<p style="text-align: justify;">Microfluidics is the branch of science that deals with the behavior of fluids through microchannels. It also deals with the technology of manufacturing miniaturized devices containing chambers and tunnels through which fluids can flow or remain confined. These devices work with very small volumes of fluids, down to 1 cc or so.&nbsp;</p><p style="text-align: justify;">Fluids behave very differently on the micrometric scale than in bulk quantities. The unique features and behaviors of tiny volumes of fluids absorbed into microchannels play unique detection and diagnostic roles in new scientific experiments and various emerging devices. Textiles rapidly emerge as the cheapest and most versatile components of microfluidic devices.</p><p style="text-align: justify;">Polymers are widely used to fabricate microfluidic devices. Both thermoplastics and thermosets have found extensive use. Their preference is because they are robust, inexpensive, and stable under strong biochemical environments. The availability of a wide range of polymeric materials and the possibility of modifying their properties through chemical and thermal means are other factors that govern their popularity.&nbsp;</p><p style="text-align: justify;">Hydrophilic multifilament threads can transport aqueous and non-aqueous fluids via capillary action and possess desirable properties for building fluid transport pathways in microfluidic devices. In recent years, low-cost microfluidic devices based on mono and multifilament threads and fabricated textiles have found important applications in disease detection, diagnosis, and environmental mitigation.&nbsp;</p><p style="text-align: justify;">&nbsp;</p><p style="text-align: justify;"><img style="display: block; margin-left: auto; margin-right: auto;" src="" width="507" height="261" /></p><p style="text-align: justify;">&nbsp;</p><p style="text-align: justify;">These devices are usually integrated with one or more analysis techniques, such as electrochemical, colorimetric, electrophoretic, chromatographic, and fluorescence techniques. The combination allowed the construction of fully portable devices suitable for point-of-care and wearable applications.</p><p style="text-align: justify;">A combination of hydrophilic and hydrophobic threads can fabricate precisely controlled low-cost fabric patterns that will serve as inexpensive microfluidic devices. Threads can also be used to manufacture fabrics that can be patterned to achieve suitable hydrophilic-hydrophobic control. Recent research on textile microfluidic devices focused on modeling the fluid flow in the microfluidic thread and textile-based systems. The work also focused on thread surface treatments and the potential of combining multifilament threads with other materials to construct devices with expanded functionality.&nbsp;</p><p style="text-align: justify;">Fabric-based two-dimensional (2D) and three-dimensional (3D) microfluidic devices fabricated using organic cotton and wax have demonstrated how instant absorption of tiny volumes of colored fluids in preferred locations can be accomplished. These devices are suitable for colorimetric protocols whose sensing principle is based on color change. Anhydrous sodium bicarbonate (NaHCO3) was used to remove the natural wax from preferred locations of the fabric to make these locations hydrophilic in nature.&nbsp;</p><p style="text-align: justify;">It was shown that side-by-side hydrophilic-hydrophobic zones down to 1mm in size could be created in ordinary cotton fabric by removing natural wax and applying wax to cotton in preferred patterns. The material containing tiny jones that can either attract or repel fluids can be used to detect the presence or absence of fluids, including contaminated and differently colored fluids.</p><p style="text-align: justify;">Water pollution is a major problem today, causing a shortage of freshwater around the globe. Heavy metals, pharmaceutical waste materials, and organic and inorganic contaminants in water bodies pose significant threats to the environment and public health. Currently available monitoring techniques involve complex equipment, longer processing time, and highly skilled professionals, making these techniques expensive and inaccessible. Towards achieving a portable, highly sensitive, and selective water quality control system, microfluidic devices have emerged as the preferred choice.&nbsp;</p><p style="text-align: justify;">Several researchers have turned their attention to microfluidic devices and are focusing on developing appropriate devices to detect contaminants in water.&nbsp;</p><p style="text-align: justify;">Polymer and textile-based microfluidic devices are expected to play a big role in detecting and removing the pollutants in global water bodies.</p><p style="text-align: justify;">&nbsp;</p><p style="text-align: justify;">&nbsp;</p><p style="text-align: justify;"><br /><span style="font-size: 10pt;"><em>This article was contributed by our expert <a href="" target="_blank" rel="noopener">Dr. Radhakrishnaiah Parachuru</a></em></span></p><p style="text-align: justify;">&nbsp;</p><p style="text-align: justify;">&nbsp;</p><h3 style="text-align: justify;"><span style="font-size: 14pt;">Frequently Asked Questions Answered by Dr. Radhakrishnaiah Parachuru</span></h3><h2 style="text-align: justify;"><span style="font-size: 12pt;">1. What are the main advantages of using textile microfluidic devices?</span></h2><p style="text-align: justify;"><span style="font-size: 12pt;">They are the least expensive, costing only cents as opposed to 10s and 100s of dollars. Their low cost is due to inexpensive materials and low fabrication costs. They are very tiny in size and durable.</span></p><p style="text-align: justify;">&nbsp;</p><h2 style="text-align: justify;"><span style="font-size: 12pt;">2. What is the future of textile microfluidics devices?</span></h2><p style="text-align: justify;"><span style="font-size: 12pt;">They are expected to play a major role in disease detection and diagnosis. They are also likely to play a major role in detecting and remediating water and environmental pollution.</span></p><p style="text-align: justify;">&nbsp;</p><h2 style="text-align: justify;"><span style="font-size: 12pt;">3. What are the applications of microfluidic devices?</span></h2><p style="text-align: justify;"><span style="font-size: 12pt;">Remote detection of diseases and harmful materials; protection of natural resources and the environment.</span></p><p style="text-align: justify;">&nbsp;</p><h2 style="text-align: justify;"><span style="font-size: 12pt;">4. What are microfluidic manufacturing techniques?</span></h2><p style="text-align: justify;"><span style="font-size: 12pt;">Controlled extrusion of fibers and filaments; 3D Printing and additive manufacturing. Textile fabrication techniques include weaving and nonwoven production, photolithography, micro-transfer molding, thermoforming, injection molding, and laser ablation.<br /></span></p><p style="text-align: justify;">&nbsp;</p><p style="text-align: justify;">&nbsp;</p><p style="text-align: justify;">&nbsp;</p>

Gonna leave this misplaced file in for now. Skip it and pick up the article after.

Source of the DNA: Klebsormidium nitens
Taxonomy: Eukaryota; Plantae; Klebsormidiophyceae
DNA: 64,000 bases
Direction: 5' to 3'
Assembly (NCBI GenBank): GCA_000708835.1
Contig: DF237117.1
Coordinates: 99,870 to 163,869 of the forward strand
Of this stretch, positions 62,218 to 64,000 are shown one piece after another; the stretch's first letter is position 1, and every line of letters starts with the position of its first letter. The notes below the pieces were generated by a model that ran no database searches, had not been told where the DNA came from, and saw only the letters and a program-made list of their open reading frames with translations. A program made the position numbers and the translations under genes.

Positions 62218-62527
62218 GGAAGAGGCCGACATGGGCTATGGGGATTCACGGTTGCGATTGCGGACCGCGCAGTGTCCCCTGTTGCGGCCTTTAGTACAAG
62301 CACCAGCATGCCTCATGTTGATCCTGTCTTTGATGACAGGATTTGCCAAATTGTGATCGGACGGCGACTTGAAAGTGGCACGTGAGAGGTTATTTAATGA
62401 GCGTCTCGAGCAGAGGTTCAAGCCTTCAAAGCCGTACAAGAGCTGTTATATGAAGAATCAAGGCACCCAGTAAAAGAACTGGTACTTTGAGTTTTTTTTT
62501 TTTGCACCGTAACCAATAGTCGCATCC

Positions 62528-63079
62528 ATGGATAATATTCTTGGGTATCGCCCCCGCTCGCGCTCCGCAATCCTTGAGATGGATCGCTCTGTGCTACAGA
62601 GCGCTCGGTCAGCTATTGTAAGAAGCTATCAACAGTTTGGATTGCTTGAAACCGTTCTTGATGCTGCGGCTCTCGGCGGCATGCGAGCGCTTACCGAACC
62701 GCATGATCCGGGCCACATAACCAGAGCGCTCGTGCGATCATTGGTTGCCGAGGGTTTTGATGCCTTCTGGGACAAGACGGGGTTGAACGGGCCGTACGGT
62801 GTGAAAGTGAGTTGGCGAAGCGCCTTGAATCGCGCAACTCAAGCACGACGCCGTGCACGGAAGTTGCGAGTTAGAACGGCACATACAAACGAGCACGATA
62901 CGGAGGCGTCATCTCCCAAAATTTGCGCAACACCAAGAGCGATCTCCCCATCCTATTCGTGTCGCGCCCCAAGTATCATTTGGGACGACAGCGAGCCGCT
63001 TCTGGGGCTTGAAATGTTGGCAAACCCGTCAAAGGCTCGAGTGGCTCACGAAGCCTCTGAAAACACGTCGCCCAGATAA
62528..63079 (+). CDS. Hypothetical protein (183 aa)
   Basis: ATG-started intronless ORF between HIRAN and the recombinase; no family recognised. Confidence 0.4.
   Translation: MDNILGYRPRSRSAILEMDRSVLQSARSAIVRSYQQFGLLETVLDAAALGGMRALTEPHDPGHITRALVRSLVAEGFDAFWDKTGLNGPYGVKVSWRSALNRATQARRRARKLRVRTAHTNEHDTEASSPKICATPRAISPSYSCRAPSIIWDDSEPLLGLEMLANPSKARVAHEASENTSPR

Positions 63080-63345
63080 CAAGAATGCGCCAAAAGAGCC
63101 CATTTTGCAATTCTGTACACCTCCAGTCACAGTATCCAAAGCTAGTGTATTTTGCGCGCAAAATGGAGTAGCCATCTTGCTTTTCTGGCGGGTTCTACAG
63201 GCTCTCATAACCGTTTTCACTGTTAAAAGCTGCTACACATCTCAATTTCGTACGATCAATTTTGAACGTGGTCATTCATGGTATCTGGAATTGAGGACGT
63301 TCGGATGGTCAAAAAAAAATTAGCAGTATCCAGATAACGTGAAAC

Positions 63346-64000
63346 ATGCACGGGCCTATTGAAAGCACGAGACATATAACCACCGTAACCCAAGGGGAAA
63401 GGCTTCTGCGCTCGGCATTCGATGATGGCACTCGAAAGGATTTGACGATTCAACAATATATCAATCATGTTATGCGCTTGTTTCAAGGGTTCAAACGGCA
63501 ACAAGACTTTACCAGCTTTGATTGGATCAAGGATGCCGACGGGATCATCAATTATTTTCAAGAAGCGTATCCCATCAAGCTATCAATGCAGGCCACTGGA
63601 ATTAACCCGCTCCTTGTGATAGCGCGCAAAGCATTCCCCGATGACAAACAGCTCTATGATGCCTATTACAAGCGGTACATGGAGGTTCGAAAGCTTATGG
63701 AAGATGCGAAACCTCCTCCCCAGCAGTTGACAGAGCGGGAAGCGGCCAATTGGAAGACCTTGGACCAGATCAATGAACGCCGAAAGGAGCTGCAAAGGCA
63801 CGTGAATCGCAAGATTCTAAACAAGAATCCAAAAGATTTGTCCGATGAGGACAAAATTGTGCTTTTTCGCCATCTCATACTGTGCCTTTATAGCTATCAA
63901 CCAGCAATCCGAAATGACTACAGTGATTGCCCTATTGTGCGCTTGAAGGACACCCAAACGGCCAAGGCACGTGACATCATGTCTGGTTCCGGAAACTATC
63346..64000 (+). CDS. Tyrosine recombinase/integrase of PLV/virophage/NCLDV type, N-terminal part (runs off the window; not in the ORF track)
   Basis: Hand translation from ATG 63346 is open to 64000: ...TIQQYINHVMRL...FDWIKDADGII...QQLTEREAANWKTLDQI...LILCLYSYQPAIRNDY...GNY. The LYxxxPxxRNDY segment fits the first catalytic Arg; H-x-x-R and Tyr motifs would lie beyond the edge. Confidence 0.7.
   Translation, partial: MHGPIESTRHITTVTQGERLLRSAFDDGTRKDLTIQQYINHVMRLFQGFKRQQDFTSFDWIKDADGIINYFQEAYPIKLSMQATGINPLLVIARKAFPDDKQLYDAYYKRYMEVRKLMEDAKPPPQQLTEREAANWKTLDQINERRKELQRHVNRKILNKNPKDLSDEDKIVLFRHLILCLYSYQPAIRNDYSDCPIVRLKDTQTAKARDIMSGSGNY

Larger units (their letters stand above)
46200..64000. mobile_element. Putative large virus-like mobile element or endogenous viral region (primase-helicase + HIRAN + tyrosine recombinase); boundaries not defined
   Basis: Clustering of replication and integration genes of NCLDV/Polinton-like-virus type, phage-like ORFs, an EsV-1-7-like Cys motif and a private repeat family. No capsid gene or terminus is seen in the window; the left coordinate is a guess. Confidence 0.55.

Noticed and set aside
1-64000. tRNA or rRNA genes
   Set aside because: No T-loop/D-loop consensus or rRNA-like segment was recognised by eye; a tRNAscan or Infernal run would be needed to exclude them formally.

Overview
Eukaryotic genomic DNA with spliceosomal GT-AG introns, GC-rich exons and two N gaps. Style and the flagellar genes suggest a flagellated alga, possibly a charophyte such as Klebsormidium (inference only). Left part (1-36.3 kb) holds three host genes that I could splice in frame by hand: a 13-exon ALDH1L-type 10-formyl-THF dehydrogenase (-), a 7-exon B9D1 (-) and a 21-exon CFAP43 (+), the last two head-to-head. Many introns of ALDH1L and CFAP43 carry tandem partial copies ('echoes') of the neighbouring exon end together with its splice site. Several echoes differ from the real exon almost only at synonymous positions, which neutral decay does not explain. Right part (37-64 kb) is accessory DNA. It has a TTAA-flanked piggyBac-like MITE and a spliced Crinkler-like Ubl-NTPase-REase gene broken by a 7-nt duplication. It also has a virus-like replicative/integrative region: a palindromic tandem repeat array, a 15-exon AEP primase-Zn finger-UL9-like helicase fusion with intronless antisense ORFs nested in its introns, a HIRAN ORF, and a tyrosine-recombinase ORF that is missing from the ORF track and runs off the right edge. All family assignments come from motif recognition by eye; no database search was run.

KR Expert - Dr. Radhakrishnaiah Parachuru

Core Services

Human insights are irreplaceable in business decision making. Businesses rely on Knowledge Ridge to access valuable insights from custom-vetted experts across diverse specialties and industries globally.